The graphic approach or “show not tell.” What is the most appropriate way of writing about trauma? Elise Moser, Ann Charney and Koethi Zan reflect.
To be a writer, “you have to be willing to be foolish, to take risks,” says writer Alex Ohlin. Thinking about the end product or the challenges would distract you from the business of writing.
Issa Boullata presents a loving portrait of his childhood in the Old City of Jerusalem during the 1930s and 1940s, during the latter days of the British mandate in Palestine.
Is NAFTA bringing us culturally closer to Latin America? Closer to Walmart, yes, but as Spanish departments get decimated, the prognosis on cultural life is not so good according to Blue Met’s panellists.
Saturday, late afternoon, I’m rushing by metro to the Luc Lang and Chantal Thomas roundtable La cruauté au quotidien (Everyday Cruelty). I hardly suspected how much this would apply to me.
It began with actor Jocelyn Lagarrigue as a ringside announcer and continued with readings from legendary boxing literature, screenings of the renowned Muhammed Ali versus Joe Frazier bout, and boxing demonstrations with a young man who I’m convinced is the illegitimate child of actor Andy Garcia.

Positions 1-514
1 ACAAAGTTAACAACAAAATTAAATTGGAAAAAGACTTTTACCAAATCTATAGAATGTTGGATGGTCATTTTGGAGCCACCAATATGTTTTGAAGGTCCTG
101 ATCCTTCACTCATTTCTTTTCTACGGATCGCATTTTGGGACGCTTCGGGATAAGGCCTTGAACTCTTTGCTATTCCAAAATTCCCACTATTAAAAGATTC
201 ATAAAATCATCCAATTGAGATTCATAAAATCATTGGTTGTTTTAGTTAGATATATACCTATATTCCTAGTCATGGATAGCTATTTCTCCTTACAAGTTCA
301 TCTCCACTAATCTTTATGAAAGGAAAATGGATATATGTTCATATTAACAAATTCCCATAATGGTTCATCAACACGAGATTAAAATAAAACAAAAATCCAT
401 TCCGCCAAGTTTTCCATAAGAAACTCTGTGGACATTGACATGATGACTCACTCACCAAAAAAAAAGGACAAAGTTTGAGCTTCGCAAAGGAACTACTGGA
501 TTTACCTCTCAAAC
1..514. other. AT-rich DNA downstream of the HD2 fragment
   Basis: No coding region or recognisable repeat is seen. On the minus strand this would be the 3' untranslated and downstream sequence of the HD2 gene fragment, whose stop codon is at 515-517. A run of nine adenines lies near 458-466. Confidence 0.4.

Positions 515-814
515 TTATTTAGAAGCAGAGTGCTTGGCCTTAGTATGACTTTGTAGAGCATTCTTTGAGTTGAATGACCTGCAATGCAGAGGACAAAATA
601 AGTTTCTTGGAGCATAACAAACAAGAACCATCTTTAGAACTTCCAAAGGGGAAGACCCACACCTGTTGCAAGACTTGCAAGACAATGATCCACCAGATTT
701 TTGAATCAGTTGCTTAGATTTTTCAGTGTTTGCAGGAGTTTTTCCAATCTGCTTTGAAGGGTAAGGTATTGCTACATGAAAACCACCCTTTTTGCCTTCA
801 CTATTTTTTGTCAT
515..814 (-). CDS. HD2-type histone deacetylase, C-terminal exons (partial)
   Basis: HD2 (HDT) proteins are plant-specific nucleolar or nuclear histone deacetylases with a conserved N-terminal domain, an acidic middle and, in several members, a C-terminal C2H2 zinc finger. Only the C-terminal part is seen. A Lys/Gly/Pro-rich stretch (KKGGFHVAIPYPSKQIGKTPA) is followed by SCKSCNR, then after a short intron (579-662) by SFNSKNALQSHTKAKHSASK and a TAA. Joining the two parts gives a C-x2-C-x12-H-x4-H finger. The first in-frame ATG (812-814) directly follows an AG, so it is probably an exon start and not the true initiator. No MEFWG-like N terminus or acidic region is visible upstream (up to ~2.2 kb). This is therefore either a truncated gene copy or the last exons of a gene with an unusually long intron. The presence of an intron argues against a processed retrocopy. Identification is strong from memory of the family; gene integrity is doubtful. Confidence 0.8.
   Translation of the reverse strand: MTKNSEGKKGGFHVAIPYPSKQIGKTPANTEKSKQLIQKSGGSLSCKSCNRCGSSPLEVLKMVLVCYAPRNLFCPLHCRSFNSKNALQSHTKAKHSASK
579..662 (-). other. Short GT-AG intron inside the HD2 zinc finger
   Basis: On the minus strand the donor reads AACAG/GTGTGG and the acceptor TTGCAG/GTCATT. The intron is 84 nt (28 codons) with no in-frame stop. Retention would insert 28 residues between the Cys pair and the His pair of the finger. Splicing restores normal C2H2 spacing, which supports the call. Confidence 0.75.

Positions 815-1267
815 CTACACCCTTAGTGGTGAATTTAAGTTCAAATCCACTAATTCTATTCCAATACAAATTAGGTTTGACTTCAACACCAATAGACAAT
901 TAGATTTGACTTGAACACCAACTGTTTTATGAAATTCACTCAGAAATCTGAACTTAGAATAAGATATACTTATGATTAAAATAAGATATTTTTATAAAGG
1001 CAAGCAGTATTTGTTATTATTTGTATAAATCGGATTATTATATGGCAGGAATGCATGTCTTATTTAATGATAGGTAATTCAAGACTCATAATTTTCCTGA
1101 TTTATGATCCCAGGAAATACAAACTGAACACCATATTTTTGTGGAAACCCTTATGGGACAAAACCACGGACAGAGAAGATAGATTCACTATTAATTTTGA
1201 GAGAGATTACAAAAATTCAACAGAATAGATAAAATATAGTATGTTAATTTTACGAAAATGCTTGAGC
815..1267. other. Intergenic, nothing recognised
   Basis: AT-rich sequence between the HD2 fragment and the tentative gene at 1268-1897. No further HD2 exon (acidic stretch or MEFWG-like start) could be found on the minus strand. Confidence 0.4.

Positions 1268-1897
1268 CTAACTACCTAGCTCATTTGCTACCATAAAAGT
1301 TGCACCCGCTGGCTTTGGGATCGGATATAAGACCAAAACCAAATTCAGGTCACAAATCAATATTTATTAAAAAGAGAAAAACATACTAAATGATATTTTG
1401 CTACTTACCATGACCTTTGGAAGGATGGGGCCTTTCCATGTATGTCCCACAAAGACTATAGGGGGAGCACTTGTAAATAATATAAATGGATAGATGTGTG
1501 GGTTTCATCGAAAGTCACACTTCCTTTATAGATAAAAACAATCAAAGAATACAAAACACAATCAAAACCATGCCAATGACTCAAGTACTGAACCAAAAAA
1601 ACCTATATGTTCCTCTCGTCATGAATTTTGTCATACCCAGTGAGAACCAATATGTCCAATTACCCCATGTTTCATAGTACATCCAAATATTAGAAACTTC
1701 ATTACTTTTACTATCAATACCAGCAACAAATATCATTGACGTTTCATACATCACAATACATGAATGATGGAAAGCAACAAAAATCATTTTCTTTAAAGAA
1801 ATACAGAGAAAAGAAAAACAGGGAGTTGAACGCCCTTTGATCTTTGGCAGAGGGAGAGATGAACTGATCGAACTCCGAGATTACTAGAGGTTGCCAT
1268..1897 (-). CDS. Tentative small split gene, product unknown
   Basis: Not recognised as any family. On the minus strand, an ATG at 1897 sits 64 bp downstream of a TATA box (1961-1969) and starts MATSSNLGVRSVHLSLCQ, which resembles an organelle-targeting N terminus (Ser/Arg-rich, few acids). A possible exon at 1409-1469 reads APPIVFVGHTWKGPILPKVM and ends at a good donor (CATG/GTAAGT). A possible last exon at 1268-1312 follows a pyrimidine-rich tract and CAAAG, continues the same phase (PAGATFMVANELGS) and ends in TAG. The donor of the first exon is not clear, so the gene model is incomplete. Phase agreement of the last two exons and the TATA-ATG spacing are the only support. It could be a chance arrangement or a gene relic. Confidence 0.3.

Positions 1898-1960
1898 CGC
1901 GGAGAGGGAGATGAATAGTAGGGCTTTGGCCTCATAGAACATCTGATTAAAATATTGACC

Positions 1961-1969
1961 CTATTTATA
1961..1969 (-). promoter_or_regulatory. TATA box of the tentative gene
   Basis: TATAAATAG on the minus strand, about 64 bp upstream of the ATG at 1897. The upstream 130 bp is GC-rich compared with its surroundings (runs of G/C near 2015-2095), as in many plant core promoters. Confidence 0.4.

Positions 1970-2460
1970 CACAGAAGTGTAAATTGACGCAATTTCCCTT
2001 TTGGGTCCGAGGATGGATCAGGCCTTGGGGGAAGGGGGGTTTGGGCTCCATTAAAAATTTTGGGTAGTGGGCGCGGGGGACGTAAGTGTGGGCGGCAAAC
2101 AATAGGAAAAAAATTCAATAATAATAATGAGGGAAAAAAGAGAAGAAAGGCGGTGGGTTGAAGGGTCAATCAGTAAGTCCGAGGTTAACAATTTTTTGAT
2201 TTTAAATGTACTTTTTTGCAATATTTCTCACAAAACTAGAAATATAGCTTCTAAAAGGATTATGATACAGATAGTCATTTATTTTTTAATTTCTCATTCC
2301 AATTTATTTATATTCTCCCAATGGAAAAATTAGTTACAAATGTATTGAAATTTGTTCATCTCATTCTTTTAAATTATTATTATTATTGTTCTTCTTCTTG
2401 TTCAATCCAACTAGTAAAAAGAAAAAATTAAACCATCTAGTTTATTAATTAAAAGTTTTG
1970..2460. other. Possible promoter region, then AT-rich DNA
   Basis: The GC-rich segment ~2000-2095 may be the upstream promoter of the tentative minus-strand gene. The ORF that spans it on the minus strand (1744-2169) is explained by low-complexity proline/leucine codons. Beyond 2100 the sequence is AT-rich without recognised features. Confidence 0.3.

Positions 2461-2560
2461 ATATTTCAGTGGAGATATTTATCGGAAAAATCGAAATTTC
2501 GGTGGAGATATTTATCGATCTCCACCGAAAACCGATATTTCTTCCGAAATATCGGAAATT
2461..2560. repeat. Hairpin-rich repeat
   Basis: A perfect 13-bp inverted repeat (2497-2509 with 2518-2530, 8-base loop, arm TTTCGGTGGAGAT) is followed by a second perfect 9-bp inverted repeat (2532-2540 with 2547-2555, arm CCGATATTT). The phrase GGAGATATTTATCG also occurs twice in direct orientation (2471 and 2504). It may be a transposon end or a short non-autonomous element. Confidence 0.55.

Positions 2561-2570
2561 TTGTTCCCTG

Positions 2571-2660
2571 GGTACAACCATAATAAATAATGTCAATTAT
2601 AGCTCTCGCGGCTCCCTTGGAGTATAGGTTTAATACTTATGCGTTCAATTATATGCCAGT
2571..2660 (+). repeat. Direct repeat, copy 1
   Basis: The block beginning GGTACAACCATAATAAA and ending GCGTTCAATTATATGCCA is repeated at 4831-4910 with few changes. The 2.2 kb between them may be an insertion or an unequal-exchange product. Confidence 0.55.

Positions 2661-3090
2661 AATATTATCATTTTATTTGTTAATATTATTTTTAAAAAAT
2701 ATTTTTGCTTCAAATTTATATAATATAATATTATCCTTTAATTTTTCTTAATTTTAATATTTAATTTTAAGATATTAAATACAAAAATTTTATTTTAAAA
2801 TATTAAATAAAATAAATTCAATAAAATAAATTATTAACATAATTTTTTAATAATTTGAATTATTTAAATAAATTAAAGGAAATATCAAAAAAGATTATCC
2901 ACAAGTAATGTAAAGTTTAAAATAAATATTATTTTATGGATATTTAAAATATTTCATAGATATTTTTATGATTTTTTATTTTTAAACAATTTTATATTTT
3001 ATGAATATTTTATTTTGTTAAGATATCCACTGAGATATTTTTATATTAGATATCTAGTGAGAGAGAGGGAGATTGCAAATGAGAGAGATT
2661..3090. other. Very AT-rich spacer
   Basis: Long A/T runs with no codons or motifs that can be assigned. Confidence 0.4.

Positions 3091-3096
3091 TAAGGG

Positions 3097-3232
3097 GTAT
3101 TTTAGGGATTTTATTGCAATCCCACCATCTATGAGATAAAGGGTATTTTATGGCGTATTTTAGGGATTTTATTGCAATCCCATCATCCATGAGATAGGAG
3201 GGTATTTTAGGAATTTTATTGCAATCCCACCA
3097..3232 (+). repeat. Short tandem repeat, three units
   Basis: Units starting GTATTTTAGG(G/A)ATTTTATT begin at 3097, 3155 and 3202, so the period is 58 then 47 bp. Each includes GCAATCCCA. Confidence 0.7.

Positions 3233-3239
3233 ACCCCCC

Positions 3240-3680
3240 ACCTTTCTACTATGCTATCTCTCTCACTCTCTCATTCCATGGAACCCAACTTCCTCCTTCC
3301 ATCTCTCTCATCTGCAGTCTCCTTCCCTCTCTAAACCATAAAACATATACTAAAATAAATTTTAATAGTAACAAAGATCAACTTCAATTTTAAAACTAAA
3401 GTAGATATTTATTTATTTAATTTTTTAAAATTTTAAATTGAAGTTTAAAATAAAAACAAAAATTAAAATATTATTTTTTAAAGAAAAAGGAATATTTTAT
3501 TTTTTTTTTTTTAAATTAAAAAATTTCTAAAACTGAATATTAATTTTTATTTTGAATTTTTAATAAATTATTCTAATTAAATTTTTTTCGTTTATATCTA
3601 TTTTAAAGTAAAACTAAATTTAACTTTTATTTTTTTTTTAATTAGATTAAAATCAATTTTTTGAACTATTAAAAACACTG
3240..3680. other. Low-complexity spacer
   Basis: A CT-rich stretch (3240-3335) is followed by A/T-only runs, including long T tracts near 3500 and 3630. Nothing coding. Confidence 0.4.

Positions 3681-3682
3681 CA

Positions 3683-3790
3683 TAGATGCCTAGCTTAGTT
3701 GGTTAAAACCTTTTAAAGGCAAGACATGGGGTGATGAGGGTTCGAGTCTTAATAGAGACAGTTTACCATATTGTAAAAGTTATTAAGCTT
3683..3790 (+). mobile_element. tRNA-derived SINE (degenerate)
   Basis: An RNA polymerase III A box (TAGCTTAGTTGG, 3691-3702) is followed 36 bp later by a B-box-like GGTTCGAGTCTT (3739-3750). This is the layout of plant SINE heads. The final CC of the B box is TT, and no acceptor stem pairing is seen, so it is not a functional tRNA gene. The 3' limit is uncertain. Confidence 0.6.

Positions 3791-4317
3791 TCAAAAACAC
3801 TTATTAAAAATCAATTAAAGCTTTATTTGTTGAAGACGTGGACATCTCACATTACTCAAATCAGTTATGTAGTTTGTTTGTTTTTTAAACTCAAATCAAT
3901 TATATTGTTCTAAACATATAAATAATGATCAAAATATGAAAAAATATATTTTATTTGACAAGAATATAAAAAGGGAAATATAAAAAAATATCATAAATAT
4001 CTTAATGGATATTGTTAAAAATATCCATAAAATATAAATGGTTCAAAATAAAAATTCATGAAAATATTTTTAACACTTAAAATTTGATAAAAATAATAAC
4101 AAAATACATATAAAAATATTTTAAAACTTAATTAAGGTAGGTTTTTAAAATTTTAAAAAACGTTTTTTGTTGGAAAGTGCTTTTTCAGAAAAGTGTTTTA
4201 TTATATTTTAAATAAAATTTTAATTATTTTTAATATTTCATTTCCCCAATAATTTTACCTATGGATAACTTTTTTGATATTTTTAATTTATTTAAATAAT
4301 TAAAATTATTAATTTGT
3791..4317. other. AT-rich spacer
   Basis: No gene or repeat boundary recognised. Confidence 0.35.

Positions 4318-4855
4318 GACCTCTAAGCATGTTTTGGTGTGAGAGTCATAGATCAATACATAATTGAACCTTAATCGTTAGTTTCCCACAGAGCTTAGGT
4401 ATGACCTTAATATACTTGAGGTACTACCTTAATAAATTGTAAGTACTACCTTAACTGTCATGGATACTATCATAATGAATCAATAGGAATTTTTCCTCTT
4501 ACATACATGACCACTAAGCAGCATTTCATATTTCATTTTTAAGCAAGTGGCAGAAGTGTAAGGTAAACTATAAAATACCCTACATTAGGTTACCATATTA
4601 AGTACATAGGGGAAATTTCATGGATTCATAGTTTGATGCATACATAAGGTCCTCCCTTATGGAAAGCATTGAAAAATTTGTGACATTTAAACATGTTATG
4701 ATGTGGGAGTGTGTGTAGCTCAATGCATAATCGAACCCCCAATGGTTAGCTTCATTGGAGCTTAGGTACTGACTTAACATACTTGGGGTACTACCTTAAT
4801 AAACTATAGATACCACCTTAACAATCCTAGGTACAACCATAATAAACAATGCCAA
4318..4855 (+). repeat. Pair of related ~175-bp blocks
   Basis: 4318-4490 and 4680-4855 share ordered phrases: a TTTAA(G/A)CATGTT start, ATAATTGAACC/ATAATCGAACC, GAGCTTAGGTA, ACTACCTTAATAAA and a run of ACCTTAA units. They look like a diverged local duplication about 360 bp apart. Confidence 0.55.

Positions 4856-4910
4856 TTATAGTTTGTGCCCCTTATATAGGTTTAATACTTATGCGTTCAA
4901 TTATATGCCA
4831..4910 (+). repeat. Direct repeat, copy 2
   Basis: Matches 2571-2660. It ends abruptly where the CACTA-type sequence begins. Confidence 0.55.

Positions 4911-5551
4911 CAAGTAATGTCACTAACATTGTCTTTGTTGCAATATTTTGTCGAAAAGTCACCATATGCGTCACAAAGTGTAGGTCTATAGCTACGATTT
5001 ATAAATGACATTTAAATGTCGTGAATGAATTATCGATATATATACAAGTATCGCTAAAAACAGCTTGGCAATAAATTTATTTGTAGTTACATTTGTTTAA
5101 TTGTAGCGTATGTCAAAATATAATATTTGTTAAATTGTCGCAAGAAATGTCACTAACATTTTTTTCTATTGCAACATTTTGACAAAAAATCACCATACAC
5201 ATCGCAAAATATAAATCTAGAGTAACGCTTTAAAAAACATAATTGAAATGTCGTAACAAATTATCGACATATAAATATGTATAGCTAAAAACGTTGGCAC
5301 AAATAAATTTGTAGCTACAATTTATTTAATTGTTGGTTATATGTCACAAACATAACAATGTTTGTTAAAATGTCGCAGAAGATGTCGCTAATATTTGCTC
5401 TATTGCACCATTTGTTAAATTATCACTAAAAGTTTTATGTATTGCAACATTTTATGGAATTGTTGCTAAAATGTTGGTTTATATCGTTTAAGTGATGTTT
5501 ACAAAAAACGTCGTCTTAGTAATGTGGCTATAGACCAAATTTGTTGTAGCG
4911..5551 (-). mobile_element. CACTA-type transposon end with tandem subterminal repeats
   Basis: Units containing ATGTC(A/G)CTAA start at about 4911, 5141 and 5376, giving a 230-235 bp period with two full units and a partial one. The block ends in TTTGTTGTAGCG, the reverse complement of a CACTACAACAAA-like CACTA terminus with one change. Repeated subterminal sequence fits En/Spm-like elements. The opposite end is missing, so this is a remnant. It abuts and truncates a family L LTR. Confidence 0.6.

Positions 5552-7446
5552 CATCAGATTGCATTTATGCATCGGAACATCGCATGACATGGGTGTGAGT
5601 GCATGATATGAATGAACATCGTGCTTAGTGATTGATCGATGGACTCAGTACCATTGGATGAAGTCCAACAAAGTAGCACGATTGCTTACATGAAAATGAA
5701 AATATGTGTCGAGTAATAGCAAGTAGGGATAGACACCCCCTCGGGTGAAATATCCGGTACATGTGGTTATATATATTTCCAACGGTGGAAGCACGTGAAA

The writers were to discuss how the cities they live in provide settings for their books, but they seemed more intent on discussing other topics.
Padma Visanwanathan speaks about The Ever After of Ashwin Rao, while Kim Thuy moderates a discussion of the six Radio-Canada finalists for the Reader’s Choice Award.
A Classical music concert in a writer’s festival? I Musici sets George Sand’s love letters to Chopin as a backdrop to their Romantic period concert, showing that it isn’t just with words that stories are told.
At Day 1 at the Blue Metropolis, Mavis Gallant’s friends discuss her “autistic” character traits, her favourite oysters and why she never wore a wedding ring.
In Louis Boudreault’s portraits, each picture is like notes for a life yet to be accomplished. The fascination is in seeing the seeds of what these persons will become.
Morocco was home to as many as half a million Jews by the 1940s. Today, only a few thousand remain, but it wasn’t the villagers who chased them out.
The fourth book by novelist, storyteller and essayist André Alexis tells not a modern pastoral, and a story about what happens when peace and tranquility are disrupted by the scheming human mind.
Evelyne de la Chenelière and director Davide Chiazzese try to capture some of the rom-com frothy fun, but end up with more than they – or their cast – can chew.
There is an apocryphal story that when Nijinsky came to Paris he desperately wanted to meet Diaghilev. When he finally ran into him at a bistro, Diaghilev told the Russian dancer, “Astonish me.” Nijinsky promptly picked up the fish Diaghilev was eating and slapped the impresario in the face.